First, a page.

circuit-fantasia > circuit stories > inventing circuits > transimpedance amplifier

# Transimpedance Amplifier (Current-to-Voltage Converter)

Transimpedance amplifier... It sounds scientific. It looks mysterious. It seems ununderstandable. Maybe, there is some confusing in the fact that there isn't a resistor connected to the inverting input? Actually, this is just a simple circuit with parallel negative feedback - only a resistor and, of course, an op-amp. It is so simple but there aren't human-friendly explanations of the circuit:(

Reading the traditional formal explanations (see an example), we can learn what transimpedance amplifier is; however, we can't understand it! In order to understand really this humble circuit, we first need to know what the problem of the simple current-to-voltage converter is and then, how the op-amp solves this problem. Simply speaking, we just want to know why the op-amp is connected there. I will try to answer these questions in three logically connected stories by using different viewpoint at the circuit - understanding, building and (re)inventing.

In this story, I will reveal the secret of the legendary circuit by reinventing it. First, we will use the favorite inventive tools - analogies. Then, in order to feel what the electronic components (sources, op-amp etc.) do, we will perform their functions (i.e, we will use the so called empathy). I hope you have fun:)

Text:   analogies, conclusions.

Imagine we have to measure the current flowing through a circuit. What kind of circuit? Let's for concreteness consider the possibly simplest electrical circuit consisting of a voltage source VIN and a resistor Ri. You might think of this circuit just as a shorted real voltage source (but yet, I hope that you have not got a 60A/h car battery:) or as a shorted simple current source with internal excitation voltage VIN and resistance Ri.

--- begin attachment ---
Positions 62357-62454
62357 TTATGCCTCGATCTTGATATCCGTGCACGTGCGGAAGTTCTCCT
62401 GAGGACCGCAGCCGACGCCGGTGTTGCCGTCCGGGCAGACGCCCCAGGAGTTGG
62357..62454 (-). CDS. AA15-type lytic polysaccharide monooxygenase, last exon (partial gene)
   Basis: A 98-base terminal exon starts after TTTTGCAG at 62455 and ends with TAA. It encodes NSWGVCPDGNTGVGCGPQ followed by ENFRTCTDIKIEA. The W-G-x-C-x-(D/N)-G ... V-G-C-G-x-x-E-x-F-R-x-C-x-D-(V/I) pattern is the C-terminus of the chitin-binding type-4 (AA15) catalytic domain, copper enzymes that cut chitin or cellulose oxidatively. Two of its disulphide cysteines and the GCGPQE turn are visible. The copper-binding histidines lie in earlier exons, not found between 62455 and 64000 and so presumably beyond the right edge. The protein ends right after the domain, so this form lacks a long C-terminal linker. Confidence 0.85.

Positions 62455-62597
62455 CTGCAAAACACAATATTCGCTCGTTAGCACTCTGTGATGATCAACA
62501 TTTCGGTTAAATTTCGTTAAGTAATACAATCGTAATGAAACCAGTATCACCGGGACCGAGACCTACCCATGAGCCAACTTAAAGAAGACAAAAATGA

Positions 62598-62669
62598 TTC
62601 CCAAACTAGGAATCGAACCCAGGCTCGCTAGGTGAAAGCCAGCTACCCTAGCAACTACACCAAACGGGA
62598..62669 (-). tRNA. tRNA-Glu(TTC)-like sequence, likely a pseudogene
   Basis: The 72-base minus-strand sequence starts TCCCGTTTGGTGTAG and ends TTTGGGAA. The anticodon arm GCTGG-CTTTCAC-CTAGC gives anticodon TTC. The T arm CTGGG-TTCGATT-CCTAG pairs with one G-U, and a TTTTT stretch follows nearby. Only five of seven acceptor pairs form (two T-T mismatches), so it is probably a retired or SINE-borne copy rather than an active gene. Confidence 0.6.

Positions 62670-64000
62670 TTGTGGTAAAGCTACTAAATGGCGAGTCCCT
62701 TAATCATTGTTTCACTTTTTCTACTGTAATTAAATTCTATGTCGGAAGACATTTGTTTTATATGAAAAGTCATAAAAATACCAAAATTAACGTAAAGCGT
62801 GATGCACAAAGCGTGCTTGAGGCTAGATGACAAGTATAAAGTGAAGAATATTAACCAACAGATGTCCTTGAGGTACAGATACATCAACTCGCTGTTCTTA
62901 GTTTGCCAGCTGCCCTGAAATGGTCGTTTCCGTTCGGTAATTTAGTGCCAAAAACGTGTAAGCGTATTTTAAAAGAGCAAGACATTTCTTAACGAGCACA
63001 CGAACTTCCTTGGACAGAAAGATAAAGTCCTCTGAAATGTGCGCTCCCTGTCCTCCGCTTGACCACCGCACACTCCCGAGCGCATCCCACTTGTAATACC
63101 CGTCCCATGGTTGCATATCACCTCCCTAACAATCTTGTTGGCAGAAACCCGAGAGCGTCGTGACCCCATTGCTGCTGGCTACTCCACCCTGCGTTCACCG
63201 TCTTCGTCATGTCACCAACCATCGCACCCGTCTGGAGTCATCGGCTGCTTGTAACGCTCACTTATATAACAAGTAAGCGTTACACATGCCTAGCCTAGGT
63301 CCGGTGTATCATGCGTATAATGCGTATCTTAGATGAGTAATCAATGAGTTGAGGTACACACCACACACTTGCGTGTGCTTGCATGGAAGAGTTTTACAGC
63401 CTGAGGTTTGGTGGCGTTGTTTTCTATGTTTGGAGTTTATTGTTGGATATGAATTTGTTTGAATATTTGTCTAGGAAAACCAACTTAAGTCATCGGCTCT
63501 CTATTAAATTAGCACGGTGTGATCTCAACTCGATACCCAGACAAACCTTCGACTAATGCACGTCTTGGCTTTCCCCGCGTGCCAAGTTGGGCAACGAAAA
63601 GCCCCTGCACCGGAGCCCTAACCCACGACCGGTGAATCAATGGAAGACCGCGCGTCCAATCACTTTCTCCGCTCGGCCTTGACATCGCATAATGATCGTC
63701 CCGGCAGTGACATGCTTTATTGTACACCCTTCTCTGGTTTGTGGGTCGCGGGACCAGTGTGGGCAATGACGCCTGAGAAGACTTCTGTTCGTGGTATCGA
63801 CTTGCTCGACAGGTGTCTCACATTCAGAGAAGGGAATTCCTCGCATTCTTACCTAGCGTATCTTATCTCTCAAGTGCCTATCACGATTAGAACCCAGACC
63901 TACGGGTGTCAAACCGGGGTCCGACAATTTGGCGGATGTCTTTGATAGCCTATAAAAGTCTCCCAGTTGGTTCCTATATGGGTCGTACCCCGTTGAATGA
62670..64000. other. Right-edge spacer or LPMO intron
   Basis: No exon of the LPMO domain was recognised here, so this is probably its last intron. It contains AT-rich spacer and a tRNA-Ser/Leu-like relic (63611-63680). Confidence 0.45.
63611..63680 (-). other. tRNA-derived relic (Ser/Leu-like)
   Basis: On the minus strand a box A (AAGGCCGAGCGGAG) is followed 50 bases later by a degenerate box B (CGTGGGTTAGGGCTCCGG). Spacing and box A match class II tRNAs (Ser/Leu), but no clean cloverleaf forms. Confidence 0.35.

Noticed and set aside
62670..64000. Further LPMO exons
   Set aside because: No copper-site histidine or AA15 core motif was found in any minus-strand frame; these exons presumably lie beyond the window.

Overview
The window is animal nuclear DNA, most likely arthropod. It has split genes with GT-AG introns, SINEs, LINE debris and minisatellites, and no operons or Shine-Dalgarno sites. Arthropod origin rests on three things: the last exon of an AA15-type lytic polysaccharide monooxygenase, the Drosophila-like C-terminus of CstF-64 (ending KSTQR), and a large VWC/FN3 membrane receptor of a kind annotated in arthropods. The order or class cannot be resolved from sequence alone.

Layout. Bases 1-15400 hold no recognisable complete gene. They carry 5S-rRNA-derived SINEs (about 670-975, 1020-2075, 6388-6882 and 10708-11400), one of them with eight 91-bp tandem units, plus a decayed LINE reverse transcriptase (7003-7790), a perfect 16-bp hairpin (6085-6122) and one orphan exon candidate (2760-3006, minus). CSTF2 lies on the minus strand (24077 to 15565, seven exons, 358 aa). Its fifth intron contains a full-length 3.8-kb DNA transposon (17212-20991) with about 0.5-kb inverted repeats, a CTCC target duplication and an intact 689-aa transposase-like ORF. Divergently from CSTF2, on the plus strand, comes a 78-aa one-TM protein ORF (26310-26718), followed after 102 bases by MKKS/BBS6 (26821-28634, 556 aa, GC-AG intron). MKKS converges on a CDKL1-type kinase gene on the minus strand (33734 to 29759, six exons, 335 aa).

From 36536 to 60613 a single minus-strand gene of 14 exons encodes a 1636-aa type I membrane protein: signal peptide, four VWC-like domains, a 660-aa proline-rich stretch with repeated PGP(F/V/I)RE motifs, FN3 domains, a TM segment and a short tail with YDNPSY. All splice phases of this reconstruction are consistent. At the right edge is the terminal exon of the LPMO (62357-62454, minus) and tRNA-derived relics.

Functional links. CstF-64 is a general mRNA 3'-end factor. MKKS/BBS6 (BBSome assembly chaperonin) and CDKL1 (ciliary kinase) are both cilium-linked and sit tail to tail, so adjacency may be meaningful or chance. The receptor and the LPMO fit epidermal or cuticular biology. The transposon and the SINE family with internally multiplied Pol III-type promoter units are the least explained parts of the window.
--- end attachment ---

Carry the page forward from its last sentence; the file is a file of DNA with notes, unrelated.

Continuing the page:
We suppose that the circuit obeys Ohm's law (IIN = VIN/Ri) and want to ascertain this speculation. Unfortunately, imagine we have not an ammeter; instead, we have only a voltmeter (saying "voltmeter" I mean a measuring device with extremely high input resistance, e.g. digital multimeter). Only, there isn't any voltage across the right part of the circuit. What do we do?

As we know from our routine, if something moves freely, there isn't any pressure. Mechanical analogy: freely moving car doesn't experience a pressure. Fluid analogy: imagine an old-fashioned vacuum cleaner sucks and blows air through a closed loop made from a corrugated hose. What is the pressure along the loop? Of course, it is zero everywhere in the hose.

Op-amp circuit builder (go to Stage 1) We also know that if something moving encounters an obstacle, a pressure appears. Mechanical analogy: if we try to stop a moving car with your body:), it exerts pressure to us. Fluid analogy: pinch the corrugated hose in the middle and you will see that a pressure appears across the bottleneck (the upper part lengthens while the lower shortens).

Well, let's apply this idea in the electricity domain. For this purpose, just break the circuit and connect a resistor R, in order to impede the current IIN. As a result, a voltage drop VR = I.R appears across the resistor R and we use this drop as an output voltage VOUT (the Norton's idea). Here, the resistor R acts as a simple passive current-to-voltage converter.

A problem. Only, a contradiction appears here: from one side, the voltage drop VR across the resistor R is useful for us (this is the output voltage needed!); from the other side, this voltage drop is harmful as it enervates the excitation voltage VIN. Now the voltage difference VIN - VR determines the current instead the voltage VIN. Measuring the current, we disturb it! As a result, the current IIN decreases. What do we do to solve this contradiction?

Another problem. Also, if the load (the voltmeter) is not so perfect (i.e., it has some resistance), some part of the current IIN will diverts through the voltmeter. As a result, both the current IIN and the voltage VIN decrease. Op-amp circuit builder (go to Stage 2 and select R2 from the library)

Remedy. What do we do in real life when a disturbance stands in our way? We remove it by an equivalent useful "antidisturbance". For this purpose, we usually use an additional power source, which "helps" the main source by compensating only the local losses. "Sunny" analogy: if the windows are dirty and we are lazy enough, we switch on additional lamps inside the room to "help" the sun (instead just to clean the windows:).